Suggestions for taking up programming?
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12-08-2014, 09:21 AM
Suggestions for taking up programming?
So I decided to get into programming, and I'd like some pointers.

I minor in linguistics and I'm thinking about getting into computational linguistics professionally later on. But besides maybe some helpful knowledge of logic, I know nothing of programming whatsoever, and as I know from lurking and reading excessively, there are quite a few members with extensive knowledge in that field here. Smile

Any suggestions where to start? Which programming language? Maybe a certain introduction you know of? And it shouldn't be too....slow paced. I hate it when intructory books take forever to get to the point.

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12-08-2014, 09:28 AM
RE: Suggestions for taking up programming?
(12-08-2014 09:21 AM)Taro Wrote:  So I decided to get into programming, and I'd like some pointers.

I minor in linguistics and I'm thinking about getting into computational linguistics professionally later on. But besides maybe some helpful knowledge of logic, I know nothing of programming whatsoever, and as I know from lurking and reading excessively, there are quite a few members with extensive knowledge in that field here. Smile

Any suggestions where to start? Which programming language? Maybe a certain introduction you know of? And it shouldn't be too....slow paced. I hate it when intructory books take forever to get to the point.

I suggest taking a course in programming. Is there a college with night classes handy?

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12-08-2014, 09:45 AM
RE: Suggestions for taking up programming?
I'm majoring I'm video game design and have self taught myself a few languages and Web design.

I would suggest starting out with either Visual Basic or Web design, both are easy.

Personally, I started with C++and everything else after (C, C#, Basic, Java, Ruby, etc) came very easy. It all depends on how much time you have and if you can get classes or if you have to teach yourself.

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12-08-2014, 10:04 AM
RE: Suggestions for taking up programming?
Thank you!

Quote:I suggest taking a course in programming. Is there a college with night classes handy?

I'm sure there will be courses at my uni next semester, and if my schedule allows it, I will take one or two. But the next semester starts on 14th october, so I have a LOT of time until then Wink maybe I can get some basic knowledge until then and skip the introductory courses.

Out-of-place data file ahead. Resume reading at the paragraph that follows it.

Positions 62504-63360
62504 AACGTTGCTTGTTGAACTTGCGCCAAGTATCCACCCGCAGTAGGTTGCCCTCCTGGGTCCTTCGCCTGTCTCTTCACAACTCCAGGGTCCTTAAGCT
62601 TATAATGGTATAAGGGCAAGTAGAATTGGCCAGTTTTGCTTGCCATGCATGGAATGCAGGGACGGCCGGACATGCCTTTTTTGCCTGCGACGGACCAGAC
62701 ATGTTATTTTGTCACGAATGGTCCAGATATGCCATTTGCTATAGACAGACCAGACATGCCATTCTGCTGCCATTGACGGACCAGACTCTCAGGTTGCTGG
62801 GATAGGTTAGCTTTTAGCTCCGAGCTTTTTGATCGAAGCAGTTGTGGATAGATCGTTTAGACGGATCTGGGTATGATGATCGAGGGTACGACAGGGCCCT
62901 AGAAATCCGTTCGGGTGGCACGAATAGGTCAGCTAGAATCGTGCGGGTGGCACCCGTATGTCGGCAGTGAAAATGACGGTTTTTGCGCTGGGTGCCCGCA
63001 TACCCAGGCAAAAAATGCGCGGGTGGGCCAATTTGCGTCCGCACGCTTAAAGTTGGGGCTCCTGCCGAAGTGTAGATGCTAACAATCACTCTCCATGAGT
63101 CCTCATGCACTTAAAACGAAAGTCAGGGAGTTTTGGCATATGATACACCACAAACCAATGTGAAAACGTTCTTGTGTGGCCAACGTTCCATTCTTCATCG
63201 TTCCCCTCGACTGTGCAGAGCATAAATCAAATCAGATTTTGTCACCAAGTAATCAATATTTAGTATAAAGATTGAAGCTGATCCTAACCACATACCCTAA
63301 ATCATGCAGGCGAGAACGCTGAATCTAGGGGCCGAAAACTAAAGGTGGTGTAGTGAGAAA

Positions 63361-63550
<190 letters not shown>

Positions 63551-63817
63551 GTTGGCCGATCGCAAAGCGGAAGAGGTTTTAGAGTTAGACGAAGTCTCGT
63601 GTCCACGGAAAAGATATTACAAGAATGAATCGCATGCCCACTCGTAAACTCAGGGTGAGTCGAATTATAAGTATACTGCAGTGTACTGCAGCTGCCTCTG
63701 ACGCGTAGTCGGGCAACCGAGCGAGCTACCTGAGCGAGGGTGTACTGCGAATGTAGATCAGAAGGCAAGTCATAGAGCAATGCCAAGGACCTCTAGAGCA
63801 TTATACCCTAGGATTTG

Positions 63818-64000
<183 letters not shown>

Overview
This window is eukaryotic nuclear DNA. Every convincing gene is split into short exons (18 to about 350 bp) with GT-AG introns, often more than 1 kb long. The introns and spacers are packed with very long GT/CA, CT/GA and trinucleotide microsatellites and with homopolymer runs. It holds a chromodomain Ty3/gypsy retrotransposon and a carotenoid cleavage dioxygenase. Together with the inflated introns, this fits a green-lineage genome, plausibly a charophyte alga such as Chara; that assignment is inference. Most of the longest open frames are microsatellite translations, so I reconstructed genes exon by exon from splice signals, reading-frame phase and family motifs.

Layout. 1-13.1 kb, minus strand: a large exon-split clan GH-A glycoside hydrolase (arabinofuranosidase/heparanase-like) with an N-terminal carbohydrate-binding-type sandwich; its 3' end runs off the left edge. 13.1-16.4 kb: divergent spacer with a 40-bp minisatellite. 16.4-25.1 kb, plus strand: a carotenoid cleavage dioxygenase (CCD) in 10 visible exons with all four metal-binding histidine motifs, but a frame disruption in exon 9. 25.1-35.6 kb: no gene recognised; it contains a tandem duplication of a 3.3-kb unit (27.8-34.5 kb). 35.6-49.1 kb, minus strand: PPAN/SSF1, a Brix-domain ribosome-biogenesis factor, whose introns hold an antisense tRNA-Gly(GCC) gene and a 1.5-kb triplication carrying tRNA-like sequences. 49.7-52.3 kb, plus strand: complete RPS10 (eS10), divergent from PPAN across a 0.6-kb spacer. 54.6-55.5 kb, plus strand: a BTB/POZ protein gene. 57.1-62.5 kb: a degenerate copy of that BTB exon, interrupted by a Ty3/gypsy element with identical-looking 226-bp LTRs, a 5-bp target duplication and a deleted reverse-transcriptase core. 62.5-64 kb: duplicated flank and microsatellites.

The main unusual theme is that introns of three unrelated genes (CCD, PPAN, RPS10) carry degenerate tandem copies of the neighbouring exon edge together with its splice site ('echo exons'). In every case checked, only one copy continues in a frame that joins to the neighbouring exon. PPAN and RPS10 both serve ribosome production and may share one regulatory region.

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12-08-2014, 10:07 AM
RE: Suggestions for taking up programming?
I've found head first labs make excellent tutorials and books for either self teaching or as companion reference material for professional and college courses. Books can be pricy ($60 +) but try to get coupons or discounts... maybe find used on amazon or ebay... although, most people hang on to these for reference.

http://www.headfirstlabs.com/ Put your curser over the books tab and you will get a good idea of their offerings.

I would suggest the book, HTML with CSS & XHTML if you are just beginning and know nothing. This book will have you designing a page practically right out of the gate. Thumbsup

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12-08-2014, 10:18 AM
RE: Suggestions for taking up programming?
(12-08-2014 10:04 AM)Taro Wrote:  Thank you!

Quote:I suggest taking a course in programming. Is there a college with night classes handy?

I'm sure there will be courses at my uni next semester, and if my schedule allows it, I will take one or two. But the next semester starts on 14th october, so I have a LOT of time until then Wink maybe I can get some basic knowledge until then and skip the introductory courses.

That's only two months.

You have time to get the basic ideas. Start here.


And there is also Khan Academy.

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17-08-2014, 09:28 AM
RE: Suggestions for taking up programming?
(12-08-2014 09:21 AM)Taro Wrote:  So I decided to get into programming, and I'd like some pointers.

I minor in linguistics and I'm thinking about getting into computational linguistics professionally later on. But besides maybe some helpful knowledge of logic, I know nothing of programming whatsoever, and as I know from lurking and reading excessively, there are quite a few members with extensive knowledge in that field here. Smile

Any suggestions where to start? Which programming language? Maybe a certain introduction you know of? And it shouldn't be too....slow paced. I hate it when intructory books take forever to get to the point.

Taro, welcome to the world of programming!

Can I suggest a language known as Python for your first venture into programming? It's clean, logical, free(!!!) and is easy to learn.

I'd also suggest looking at Coursera and edX. Coursera has two Python courses coming up. Both Coursera and edX are free(!!!) and you can actively join in (recommended - the discussion groups are stacked with people who know heaps about the subject in question - I suspect they join just because they like to help people, not because they need the tuition).